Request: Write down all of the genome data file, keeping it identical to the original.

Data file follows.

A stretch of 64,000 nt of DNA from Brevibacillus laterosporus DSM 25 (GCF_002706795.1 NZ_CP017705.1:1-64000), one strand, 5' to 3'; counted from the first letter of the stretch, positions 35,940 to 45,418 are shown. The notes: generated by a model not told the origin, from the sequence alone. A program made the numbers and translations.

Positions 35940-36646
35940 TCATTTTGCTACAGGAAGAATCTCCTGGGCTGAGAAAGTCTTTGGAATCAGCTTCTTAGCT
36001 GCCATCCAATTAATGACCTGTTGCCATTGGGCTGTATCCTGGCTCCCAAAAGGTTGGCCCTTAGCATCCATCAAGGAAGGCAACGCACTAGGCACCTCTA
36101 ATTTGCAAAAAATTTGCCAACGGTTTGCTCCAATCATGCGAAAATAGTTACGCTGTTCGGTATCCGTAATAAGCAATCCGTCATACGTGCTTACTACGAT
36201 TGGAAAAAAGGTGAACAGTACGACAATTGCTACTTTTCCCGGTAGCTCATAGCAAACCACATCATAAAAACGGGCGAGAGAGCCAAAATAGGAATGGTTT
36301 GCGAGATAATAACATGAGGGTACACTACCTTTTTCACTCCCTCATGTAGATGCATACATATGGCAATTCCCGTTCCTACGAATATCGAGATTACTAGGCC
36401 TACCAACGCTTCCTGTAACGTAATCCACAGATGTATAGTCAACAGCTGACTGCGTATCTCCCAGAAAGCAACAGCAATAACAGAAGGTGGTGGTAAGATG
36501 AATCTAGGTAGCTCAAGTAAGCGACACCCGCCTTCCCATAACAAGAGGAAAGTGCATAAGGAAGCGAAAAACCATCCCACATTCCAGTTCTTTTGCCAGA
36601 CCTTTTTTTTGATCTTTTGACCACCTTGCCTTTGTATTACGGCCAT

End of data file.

A stretch of 64,000 nt of DNA from Brevibacillus laterosporus DSM 25 (GCF_002706795.1 NZ_CP017705.1:1-64000), one strand, 5' to 3'; counted from the first letter of the stretch, positions 35,940 to 45,418 are shown. The notes: generated by a model not told the origin, from the sequence alone. A program made the numbers and translations.

Positions 35940-36646
35940 TCATTTTGCTACAGGAAGAATCTCCTGGGCTGAGAAAGTCTTTGGAATCAGCTTCTTAGCT
36001 GCCATCCAATTAATGACCTGTTGCCATTGGGCTGTATCCTGGCTCCCAAAAGGTTGGCCCTTAGCATCCATCAAGGAAGGCAACGCACTAGGCACCTCTA
36101 ATTTGCAAAAAATTTGCCAACGGTTTGCTCCAATCATGCGAAAATAGTTACGCTGTTCGGTATCCGTAATAAGCAATCCGTCATACGTGCTTACTACGAT
36201 TGGAAAAAAGGTGAACAGTACGACAATTGCTACTTTTCCCGGTAGCTCATAGCAAACCACATCATAAAAACGGGCGAGAGAGCCAAAATAGGAATGGTTT
36301 GCGAGATAATAACATGAGGGTACACTACCTTTTTCACTCCCTCATGTAGATGCATACATATGGCAATTCCCGTTCCTACGAATATCGAGATTACTAGGCC
36401 TACCAACGCTTCCTGTAACGTAATCCACAGATGTATAGTCAACAGCTGACTGCGTATCTCCCAGAAAGCAACAGCAATAACAGAAGGTGGTGGTAAGATG
36501 AATCTAGGTAGCTCAAGTAAGCGACACCCGCCTTCCCATAACAAGAGGAAAGTGCATAAGGAAGCGAAAAACCATCCCACATTCCAGTTCTTTTGCCAGA
36601 CCTTTTTTTTGATCTTTTGACCACCTTGCCTTTGTATTACGGCCAT